California Soldier’s Final Days
by Mark Emmons
Mercury News, March 25, 2012
He entered the Army as Hector Aguilar, a quiet and respectful young man from Gilroy who saw military service as a way to help improve his family’s life — especially for his beloved mother and little sister.
But when he killed himself on March 14, after taking the lives of the two people most important to him, he was a troubled Iraq War veteran known as Abel Gutierrez.
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As friends and family struggle to comprehend what could have triggered the horrific double murder-suicide, they are certain of only one thing. More than just his name had changed after two tours of duty in Iraq.
“He went there as one person and came out as a totally different one,” his uncle, Faustino Gutierrez, said.
In the weeks before the tragedy, Gutierrez, 27, who was serving in the Washington National Guard, frightened his mother, Martha Gutierrez, and uncle with disturbing behavior. It included showing his 11-year-old sister how to handle the many weapons he had in their small Gilroy apartment, awaking from terrible nightmares repeatedly muttering “(expletive) Taliban,” and talking openly of suicide.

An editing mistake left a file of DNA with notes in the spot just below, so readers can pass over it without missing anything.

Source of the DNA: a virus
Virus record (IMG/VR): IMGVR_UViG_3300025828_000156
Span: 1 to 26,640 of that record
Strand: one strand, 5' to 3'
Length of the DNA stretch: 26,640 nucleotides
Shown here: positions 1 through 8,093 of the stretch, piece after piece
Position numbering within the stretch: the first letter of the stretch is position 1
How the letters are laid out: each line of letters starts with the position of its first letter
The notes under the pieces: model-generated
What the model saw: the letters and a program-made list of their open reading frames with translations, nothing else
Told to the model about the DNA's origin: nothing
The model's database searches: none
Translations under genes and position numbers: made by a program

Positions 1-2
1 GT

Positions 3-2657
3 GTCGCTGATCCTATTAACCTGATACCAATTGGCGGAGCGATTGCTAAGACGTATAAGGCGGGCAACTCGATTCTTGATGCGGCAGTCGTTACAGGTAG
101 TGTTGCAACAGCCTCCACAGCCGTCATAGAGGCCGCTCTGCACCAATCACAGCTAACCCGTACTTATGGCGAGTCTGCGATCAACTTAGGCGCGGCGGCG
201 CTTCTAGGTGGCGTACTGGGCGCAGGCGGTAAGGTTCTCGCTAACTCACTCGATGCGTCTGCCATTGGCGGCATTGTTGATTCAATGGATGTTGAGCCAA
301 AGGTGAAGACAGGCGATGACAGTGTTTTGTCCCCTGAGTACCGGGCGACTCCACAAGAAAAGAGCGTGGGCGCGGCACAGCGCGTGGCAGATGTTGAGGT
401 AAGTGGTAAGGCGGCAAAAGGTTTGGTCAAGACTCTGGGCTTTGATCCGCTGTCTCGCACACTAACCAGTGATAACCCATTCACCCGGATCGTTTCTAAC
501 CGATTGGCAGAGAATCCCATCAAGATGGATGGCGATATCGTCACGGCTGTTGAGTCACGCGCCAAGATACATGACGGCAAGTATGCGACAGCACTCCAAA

What exactly happened in the war zone to a man everyone continued to call Hector even after he legally changed his name may never be understood.
Filed under: Resources | Tagged: Abel Gutierrez, Armed Forces, Army, Bay Area, Combat, Deployment, Fort Lewis, Ft. Lewis, Gilroy, Iraq, Military, Murder-suicide, PTSD, Stress, Suicide, Veterans, Veterans Affairs, War |